SAN RAMON -- Dozens of parents and local district leaders gathered Friday to find out how the state's new funding formula and district accountability plans will affect them and their children.

A state Parent Teacher Association representative gave an overview of the way funding is allocated, with base grants for each student, plus supplemental grants for low-income pupils, English learners and foster youth. Districts with more than 55 percent of students in those categories also receive concentration grants to help them narrow the achievement gap between low-income and minority students and their middle- and upper-class peers.

But the districts represented at the gathering sponsored by the San Ramon Valley and Las Trampas PTAs will not get as much new money as many others, since the number of disadvantaged students enrolled there is relatively low. Superintendents from the San Ramon Valley, Acalanes and Walnut Creek districts stressed that the new funding formula was created to return them to 2007-08 funding levels by 2020-21, which will still leave most California districts with far less funding per student than those in other states.

The district leaders have been holding meetings with parents to explain the funding shift and the accountability plans they must create with parent input.

"We are still digging out of that hole we've been in since 2008, so we are happy to be in the black," said Mary Shelton, superintendent of the San Ramon Valley district. "But, it's not providing a lot of money for new programming. There have been many cuts over the years. We need to decide: Do we bring back old programs or start new programs?"

John Nickerson, Acalanes district superintendent, said parent meetings about the accountability plan are scheduled in the next month to decide on priorities for programs that used to have designated funding, such as Gifted and Talented Education and deferred maintenance.

Walnut Creek district Superintendent Patricia Wool said she and her staff are presenting data to parents about students' social and emotional well-being, as well as their academic achievement, and noting the district's weaknesses. She wants to evaluate current programs to decide whether they are effective.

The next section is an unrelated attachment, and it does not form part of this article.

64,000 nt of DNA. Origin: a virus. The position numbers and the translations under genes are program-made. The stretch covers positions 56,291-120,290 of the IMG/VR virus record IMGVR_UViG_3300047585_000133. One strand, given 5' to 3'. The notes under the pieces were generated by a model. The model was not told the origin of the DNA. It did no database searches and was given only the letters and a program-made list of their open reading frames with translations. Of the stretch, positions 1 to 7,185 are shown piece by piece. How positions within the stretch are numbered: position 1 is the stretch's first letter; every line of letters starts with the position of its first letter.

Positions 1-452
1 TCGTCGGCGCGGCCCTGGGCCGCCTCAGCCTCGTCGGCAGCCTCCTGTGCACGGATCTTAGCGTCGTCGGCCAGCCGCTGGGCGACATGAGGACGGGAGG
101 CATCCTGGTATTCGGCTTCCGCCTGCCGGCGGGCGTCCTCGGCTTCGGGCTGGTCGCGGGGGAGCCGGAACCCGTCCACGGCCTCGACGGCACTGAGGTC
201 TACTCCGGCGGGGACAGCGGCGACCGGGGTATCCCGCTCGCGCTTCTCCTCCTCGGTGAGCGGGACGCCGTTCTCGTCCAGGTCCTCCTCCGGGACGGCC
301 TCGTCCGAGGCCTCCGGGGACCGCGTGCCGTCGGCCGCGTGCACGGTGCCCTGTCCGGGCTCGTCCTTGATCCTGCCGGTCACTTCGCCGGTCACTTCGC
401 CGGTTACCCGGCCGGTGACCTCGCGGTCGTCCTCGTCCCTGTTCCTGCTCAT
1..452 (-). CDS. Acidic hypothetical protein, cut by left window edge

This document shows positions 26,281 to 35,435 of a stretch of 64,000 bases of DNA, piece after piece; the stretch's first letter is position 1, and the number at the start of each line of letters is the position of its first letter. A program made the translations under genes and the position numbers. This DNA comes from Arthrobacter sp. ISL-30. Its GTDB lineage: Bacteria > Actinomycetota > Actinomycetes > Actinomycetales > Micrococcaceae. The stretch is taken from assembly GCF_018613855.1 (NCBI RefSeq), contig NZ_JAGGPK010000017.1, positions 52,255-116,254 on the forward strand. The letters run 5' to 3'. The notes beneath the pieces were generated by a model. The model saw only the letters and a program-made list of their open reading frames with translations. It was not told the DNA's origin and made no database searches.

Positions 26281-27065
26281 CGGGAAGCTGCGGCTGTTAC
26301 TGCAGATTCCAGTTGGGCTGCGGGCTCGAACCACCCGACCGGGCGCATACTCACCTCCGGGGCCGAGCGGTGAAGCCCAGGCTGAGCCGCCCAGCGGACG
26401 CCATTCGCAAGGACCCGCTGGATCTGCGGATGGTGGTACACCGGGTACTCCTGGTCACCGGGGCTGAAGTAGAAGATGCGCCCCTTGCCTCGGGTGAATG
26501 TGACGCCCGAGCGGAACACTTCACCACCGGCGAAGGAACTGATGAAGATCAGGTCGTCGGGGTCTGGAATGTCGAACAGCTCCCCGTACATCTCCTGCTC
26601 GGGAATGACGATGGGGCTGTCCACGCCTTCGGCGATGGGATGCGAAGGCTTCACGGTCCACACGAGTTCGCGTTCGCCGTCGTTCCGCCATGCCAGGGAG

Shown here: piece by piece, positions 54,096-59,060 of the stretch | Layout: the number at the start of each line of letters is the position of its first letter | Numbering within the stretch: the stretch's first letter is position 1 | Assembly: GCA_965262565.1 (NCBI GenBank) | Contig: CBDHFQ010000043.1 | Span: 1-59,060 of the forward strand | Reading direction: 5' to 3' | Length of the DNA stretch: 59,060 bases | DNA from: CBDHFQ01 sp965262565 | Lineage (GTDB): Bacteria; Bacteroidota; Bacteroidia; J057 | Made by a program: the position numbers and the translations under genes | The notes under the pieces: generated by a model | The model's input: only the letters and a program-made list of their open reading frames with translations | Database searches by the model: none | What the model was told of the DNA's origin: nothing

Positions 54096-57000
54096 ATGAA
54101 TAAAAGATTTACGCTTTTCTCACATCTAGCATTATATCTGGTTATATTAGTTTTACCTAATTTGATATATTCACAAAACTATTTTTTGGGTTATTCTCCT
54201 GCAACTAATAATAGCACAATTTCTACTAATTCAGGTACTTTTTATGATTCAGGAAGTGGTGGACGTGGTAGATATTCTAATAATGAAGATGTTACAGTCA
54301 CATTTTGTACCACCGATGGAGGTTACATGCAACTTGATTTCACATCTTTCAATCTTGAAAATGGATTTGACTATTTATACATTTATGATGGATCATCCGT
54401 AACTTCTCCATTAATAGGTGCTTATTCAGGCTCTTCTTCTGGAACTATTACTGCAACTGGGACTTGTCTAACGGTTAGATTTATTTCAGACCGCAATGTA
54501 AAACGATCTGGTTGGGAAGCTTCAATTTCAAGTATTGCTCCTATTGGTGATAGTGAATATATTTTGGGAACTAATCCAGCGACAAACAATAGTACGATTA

"We need to look at: If this program isn't as strong, should we reallocate dollars?" she said.

The district leaders also talked about the challenges they face as they implement new Common Core curriculum standards and prepare for online pilot tests that will start next month. Now, teachers are expected to encourage learning by asking students thought-provoking questions and helping them work in small groups, instead of standing in front of the class and lecturing, they said.

"It's a big, big change and our teachers are excited about it," Nickerson said. "That said, they are a bit overwhelmed."

All three superintendents said they would like the state to provide additional funding to help train teachers and buy instructional materials for the transition, which they expect to take at least five years. By next year, Wool said, Common Core is supposed to be fully implemented in all districts in the state.

The superintendents agreed that it is important for them to communicate the goals of the new standards not only to teachers, but to students and parents. They warned that test scores are expected to drop with the more rigorous tests, which could come as a shock to parents who are accustomed to seeing their schools perform at top levels.

"There are some students for whom this will be a paralyzing test," Wool said. "They are not great with technology yet, and it's a whole new way to think about a test. So, that's my worry."